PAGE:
Royal Academy Summer Exhibition 2016

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It became apparent rather quickly that my high hopes for this year’s Summer Exhibition weren’t going to be met.  Having visited in previous years I’ve enjoyed the democracy of seeing known artists displayed alongside unknown names, the unlabelled works allowing an objective opinion to be  formed and in that respect this year’s selection isn’t any different.


However, I think the overwhelming impression was that the collection just wasn’t particularly overwhelming despite there being so many exhibits and a few big names of the art world thrown in.


Of course amongst an exhibition of over 1200 works there were a few stand out pieces and I’ve selected some of those images to share in this post.


One of my favourites was a metal container by James Cauty displayed in the middle of the room.  It wasn’t until the security guard suggested we look through some of the peep holes drilled into it that was saw the utter carnage of a miniature car crash scene on a bridge, complete with flashing blue police lights.  It was so cute because the model was made to scale yet depicted nothing but death and devastation.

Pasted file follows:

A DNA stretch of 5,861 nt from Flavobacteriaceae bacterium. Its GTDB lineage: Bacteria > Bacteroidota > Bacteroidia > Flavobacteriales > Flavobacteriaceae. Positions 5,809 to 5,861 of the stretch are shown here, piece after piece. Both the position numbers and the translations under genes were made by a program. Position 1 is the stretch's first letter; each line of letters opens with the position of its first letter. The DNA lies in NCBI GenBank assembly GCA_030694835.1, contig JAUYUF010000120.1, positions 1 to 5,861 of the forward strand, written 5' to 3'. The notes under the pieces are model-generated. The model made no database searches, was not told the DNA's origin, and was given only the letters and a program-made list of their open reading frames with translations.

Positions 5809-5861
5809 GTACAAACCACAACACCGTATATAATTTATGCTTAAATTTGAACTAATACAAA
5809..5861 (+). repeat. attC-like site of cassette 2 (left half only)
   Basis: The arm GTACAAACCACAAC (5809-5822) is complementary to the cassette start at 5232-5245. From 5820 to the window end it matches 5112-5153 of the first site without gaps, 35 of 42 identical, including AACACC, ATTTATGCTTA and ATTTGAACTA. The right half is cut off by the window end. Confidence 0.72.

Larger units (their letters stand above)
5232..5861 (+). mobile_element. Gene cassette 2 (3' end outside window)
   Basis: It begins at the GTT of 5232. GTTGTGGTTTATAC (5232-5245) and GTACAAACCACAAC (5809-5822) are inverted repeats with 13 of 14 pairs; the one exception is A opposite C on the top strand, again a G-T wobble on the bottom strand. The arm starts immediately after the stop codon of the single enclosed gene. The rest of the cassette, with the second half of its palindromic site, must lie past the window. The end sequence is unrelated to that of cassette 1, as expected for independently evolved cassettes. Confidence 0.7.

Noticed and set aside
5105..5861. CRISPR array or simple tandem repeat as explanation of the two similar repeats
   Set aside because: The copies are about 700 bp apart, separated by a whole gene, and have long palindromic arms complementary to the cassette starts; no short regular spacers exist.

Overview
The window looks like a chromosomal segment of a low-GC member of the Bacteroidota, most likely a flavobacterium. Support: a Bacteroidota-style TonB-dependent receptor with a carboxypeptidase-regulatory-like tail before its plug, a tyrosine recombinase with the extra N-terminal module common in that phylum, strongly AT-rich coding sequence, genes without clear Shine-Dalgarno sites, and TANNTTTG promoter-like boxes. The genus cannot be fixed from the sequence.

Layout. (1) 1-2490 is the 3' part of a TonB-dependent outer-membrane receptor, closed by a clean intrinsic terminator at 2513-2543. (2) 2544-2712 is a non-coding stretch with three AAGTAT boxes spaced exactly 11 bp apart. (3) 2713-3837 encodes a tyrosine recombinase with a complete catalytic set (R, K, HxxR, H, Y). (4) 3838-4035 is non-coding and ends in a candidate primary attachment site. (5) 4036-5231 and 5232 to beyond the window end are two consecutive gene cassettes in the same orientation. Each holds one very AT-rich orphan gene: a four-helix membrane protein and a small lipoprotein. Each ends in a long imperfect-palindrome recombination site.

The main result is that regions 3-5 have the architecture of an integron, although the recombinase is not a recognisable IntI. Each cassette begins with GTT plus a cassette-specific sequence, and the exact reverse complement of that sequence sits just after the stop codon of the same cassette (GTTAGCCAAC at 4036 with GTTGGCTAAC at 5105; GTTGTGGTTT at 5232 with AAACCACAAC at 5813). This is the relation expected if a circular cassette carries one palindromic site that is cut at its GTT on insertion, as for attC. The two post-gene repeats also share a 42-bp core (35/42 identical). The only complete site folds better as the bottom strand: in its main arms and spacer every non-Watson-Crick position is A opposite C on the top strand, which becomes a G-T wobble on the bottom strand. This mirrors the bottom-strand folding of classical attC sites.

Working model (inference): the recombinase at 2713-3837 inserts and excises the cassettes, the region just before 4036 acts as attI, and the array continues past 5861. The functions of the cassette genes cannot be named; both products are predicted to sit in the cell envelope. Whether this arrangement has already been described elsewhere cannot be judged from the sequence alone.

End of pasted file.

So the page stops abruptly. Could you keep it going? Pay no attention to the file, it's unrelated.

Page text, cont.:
You can see other similar works by Cauty as the ADP riot tour continues throughout the country until the end of the year, find out if it’s coming to a place near you : ADP Riot Tour

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Kutlug Atalan’s The Portrait of Sakip Sabanci is pretty wow.  Made up of around 10,000 LCD panels and hung as a kind of wave overhead the screens project  images of people that are constantly changing.  The essence of the work is to display photos of all of the people that came into contact with Turkish businessman, Sakip Sabanci – friends, family, clients, colleagues etc – throughout his life and connect them through this artwork.


There were displays from Gilbert & George, Jake & Dinos Chapman and Wolfgang Tillmans to name but a few.  But it was perhaps the less celebrity names that left a greater impression.


John Humphrey’s painted fibreglass head sculpture which is very subtly elongated, the effect of which completely distorts reality.  Whilst I was admiring it one lady approached and declared that looking at the head made her dizzy!


Ultimately a rather chaotic display of ok art I’m sad to say.  Although having read some pretty harsh reviews of the exhibition I don’t think it’s as bad as has been described.  If you’re around Piccadilly and the British summertime is at its wettest then an hour or so at the Royal Academy isn’t the worst way to spend your time!

The Summer Exhibition continues until 21st August.

www.royalacademy.co.uk

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